September 15, 2015

8.00 am. Inbox inquiries, put to rout; a modicum of packing and preparation for an unexpected trip, undertaken; and work needed on voyage, assembled. 8.45 am. Off to School. 9.15 am. The galleries are readied for the new MA Fine Art exhibition to be installed over the next few days:


In between impromptu advisory sessions with exhibitors I blitzed my cupboards and draws, disposing of papers, files, posters, and booklets that have not been rifled through in too many years, along with adapters and transformers (for who knows what), dead scanners, mice, and computer keyboards, and software discs that expired with Microsoft Vista. (Live light!):


Our maturity is most manifest in how we respond to disappointment, discouragement, loss, failure, temptation, poverty, wealth, and good fortune.

You’d think that hanging just a half dozen artworks would be a doddle. Rarely is it. The student must decide which six (from all the works that they’ve produced): will represent their best efforts; demonstrate both scope and focus; belong together; and form a coherent and sequential run. The council and perspective of others is always at hand, and should be consulted. (Only ‘A fool is right in his own eyes’.) But at the end of the day, it’s the student (taking up the mantle of a professional artist) who must make the final determination.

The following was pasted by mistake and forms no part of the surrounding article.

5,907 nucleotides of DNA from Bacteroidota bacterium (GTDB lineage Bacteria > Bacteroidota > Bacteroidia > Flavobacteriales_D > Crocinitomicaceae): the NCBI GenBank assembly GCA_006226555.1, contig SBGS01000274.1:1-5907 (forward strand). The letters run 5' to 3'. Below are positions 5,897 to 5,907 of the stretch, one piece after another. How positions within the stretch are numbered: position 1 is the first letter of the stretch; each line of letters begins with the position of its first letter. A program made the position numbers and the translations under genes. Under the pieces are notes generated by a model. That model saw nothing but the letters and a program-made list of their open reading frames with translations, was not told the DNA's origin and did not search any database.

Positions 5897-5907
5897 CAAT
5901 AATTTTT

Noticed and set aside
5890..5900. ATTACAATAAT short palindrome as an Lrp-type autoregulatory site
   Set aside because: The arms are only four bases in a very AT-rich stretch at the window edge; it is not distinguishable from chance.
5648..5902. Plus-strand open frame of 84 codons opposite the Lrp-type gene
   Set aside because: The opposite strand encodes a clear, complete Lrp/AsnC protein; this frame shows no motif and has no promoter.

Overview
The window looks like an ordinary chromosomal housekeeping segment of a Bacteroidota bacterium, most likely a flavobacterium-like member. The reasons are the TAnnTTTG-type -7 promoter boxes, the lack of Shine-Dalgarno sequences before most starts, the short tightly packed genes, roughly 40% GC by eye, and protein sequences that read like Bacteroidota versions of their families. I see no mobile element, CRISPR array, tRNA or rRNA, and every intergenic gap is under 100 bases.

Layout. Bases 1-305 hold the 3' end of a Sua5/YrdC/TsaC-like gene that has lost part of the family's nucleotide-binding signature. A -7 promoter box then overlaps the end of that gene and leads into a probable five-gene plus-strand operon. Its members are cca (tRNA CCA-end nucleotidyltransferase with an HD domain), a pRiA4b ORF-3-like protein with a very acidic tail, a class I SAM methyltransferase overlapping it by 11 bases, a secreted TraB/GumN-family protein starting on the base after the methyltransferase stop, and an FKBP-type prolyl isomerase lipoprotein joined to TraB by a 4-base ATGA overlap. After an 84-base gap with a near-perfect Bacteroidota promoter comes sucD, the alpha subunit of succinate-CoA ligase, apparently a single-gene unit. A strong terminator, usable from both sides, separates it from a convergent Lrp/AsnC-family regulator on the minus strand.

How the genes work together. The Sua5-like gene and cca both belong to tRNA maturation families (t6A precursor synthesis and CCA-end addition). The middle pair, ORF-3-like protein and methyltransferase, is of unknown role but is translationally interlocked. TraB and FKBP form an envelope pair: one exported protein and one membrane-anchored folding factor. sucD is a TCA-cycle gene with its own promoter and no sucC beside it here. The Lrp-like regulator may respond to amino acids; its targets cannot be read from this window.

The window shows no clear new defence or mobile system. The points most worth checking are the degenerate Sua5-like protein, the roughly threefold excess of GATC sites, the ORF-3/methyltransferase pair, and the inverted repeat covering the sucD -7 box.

1.30 pm. Off, on a moderately delayed train, to Birmingham, with a rucksack stuffed with computery devices and documents to enable me to travel productively:


Having edited the postgraduate studies document and responded to email, I pushed on with the fifth Abstraction lecture with Kandinsky’s Concerning the Spiritual in Art at my elbow. To my mind, his theories are more engaging than his painting. Rarely did his compositions address to the bounding edge of the format.


4.25 pm. I arrived with time in hand to revisit the cathedral. The interior was decked with scaffolding and safety curtains, while the ancillary areas were closed to the public. Nevertheless, an impressive sight – gaunt and theatrical:


7.00 pm. One more Evening with King Crimson, this time at the Birmingham Symphony Hall and as the guest of Robert Fripp. This was unexpected invitation that landed in my inbox late Sunday evening. The band was, again, on top form. They were a blast. The Salford audience was much less restrained in their enthusiasm. A concert hall imposes a certain civility on the audients:


10.00 pm. My accommodation was at a B & B outside the city centre. The host was a warm, welcoming, and chatty Brummy, with a penchant for a somewhat Gothic turn of interior decoration. (What was in the ‘Dungeon’?) A black teddy bear occupied a plant pot in the bathroom. (What was that about?) Two plaster figurines looked down from the windowsill on those seeking relief in the loo. (Did I see their heads move?) A little unnerving!:





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